... problem as that," she said, with a slight toss of the head, a bit of antique coquetry which impressed him with a new sense of her thorough self-possession, and imposed itself upon his untrained mind as the air of a true woman of the world; "I fancy I can solve. Leave him ...
— The Philistines • Arlo Bates

... where he left it by me, and rolled up mine and Hilda's in it. Silently, but with a little wan smile, she took a scarf from her neck and gave it me to tie them with. Then Erling took them on his spear and waded back till he could toss them to the far bank, and so turned to ...
— A King's Comrade - A Story of Old Hereford • Charles Whistler

... remedy that. I don't think we shall want the bateau any more, and we may as well toss it overboard. It sinks her head ...
— Watch and Wait - or The Young Fugitives • Oliver Optic

... he, with a toss of his head, "this is very good stump oratory, and if you ever run agin a doctor at an election, I shouldn't wonder if you won it, for most people will join you in pullin' ...
— Nature and Human Nature • Thomas Chandler Haliburton

... reason to conceal the truth. After all, this official was a man like the others, and it was just as well that he should understand her power. "It's only the expressman's foolishness," she said, with a slightly coquettish toss of her head. "He thinks it smart to tie some nonsense on that bag with the wire ...
— Colonel Starbottle's Client and Other Stories • Bret Harte

... salad added to it, or as follows: Take a tablespoon and put in it (holding it over the salad) one saltspoonful of salt, one-fourth this quantity of freshly ground pepper, and a tablespoonful of oil; mix and add to the salad. Add three more tablespoonfuls of oil; toss the salad lightly for a few seconds; lastly, add a tablespoonful of sharp vinegar; toss the ...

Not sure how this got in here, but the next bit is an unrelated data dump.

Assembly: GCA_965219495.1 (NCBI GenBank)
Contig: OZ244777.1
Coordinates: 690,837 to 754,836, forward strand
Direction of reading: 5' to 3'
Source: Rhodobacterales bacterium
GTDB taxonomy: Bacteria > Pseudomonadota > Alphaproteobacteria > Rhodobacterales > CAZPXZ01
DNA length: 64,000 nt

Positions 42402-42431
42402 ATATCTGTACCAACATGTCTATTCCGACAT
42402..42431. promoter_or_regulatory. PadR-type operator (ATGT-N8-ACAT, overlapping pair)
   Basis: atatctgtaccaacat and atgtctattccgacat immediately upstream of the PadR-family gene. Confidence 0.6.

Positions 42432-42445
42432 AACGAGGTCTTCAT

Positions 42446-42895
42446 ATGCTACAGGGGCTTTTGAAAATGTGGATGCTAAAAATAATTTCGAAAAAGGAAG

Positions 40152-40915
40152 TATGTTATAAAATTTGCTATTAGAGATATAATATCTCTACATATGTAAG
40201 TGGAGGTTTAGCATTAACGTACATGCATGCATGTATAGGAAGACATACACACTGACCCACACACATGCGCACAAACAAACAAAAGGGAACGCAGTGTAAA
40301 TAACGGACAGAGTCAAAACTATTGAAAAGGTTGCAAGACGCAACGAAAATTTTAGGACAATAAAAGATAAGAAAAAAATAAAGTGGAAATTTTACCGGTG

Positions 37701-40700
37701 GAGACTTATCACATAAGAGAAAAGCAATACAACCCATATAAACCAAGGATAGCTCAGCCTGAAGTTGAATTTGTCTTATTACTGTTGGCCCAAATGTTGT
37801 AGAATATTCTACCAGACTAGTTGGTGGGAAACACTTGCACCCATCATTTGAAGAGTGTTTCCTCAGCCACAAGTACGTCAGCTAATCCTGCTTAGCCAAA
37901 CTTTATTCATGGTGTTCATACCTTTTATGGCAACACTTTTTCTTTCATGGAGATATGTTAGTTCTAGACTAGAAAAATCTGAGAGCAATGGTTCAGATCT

— Fifty Salads • Thomas Jefferson Murrey

... Mr. Durnford, "of course. I know exactly how it is. You could make your money up in a bag, and toss it into the sea at one ...
— The Golden Shoemaker - or 'Cobbler' Horn • J. W. Keyworth

... the Duke's son, who was kindly disposed toward me, and told him how they had disclosed my still imperfect statue; had it been finished, I should not have given the fact a thought. The Prince replied with a threatening toss of his head: "Benvenuto, do not mind your statue having been uncovered, because these men are only working against themselves; yet if you want me to have it covered up, I will do so at once." He ...
— The Autobiography of Benvenuto Cellini • Benvenuto Cellini

... got an inkling of the desire for a forest trip which stirred in the boys' breasts, making them yearn all day and toss all night, Cyrus gave them both a cordial invitation to accompany him into Maine. Mr. Farrar did not purpose returning to Europe till midwinter. His consent was easily obtained. He presented each of his sons with a new Winchester ...
— Camp and Trail - A Story of the Maine Woods • Isabel Hornibrook

... be of two halves, of thirty minutes each, with ten minutes intermission. Oak Hall won the toss-up, and as there was no wind and no choice of goals, they kept the ball, and Lemington took the south end ...
— Dave Porter and His Rivals - or, The Chums and Foes of Oak Hall • Edward Stratemeyer

... her heart quails and flutters and would fly— 'Tis her beloved! not to her! ye Powers! What doubting maid exacts the vow? behold Above the myrtles his protesting hand! Such ebbs of doubt and swells of jealousy Toss the fond bosom in its hour of sleep And float around the eyelids and sink through. Lo! mirror of delight in cloudless days, Lo! thy reflection: 'twas when I exclaimed, With kisses hurried as if each foresaw Their end, and reckoned on our broken bonds, And could at such ...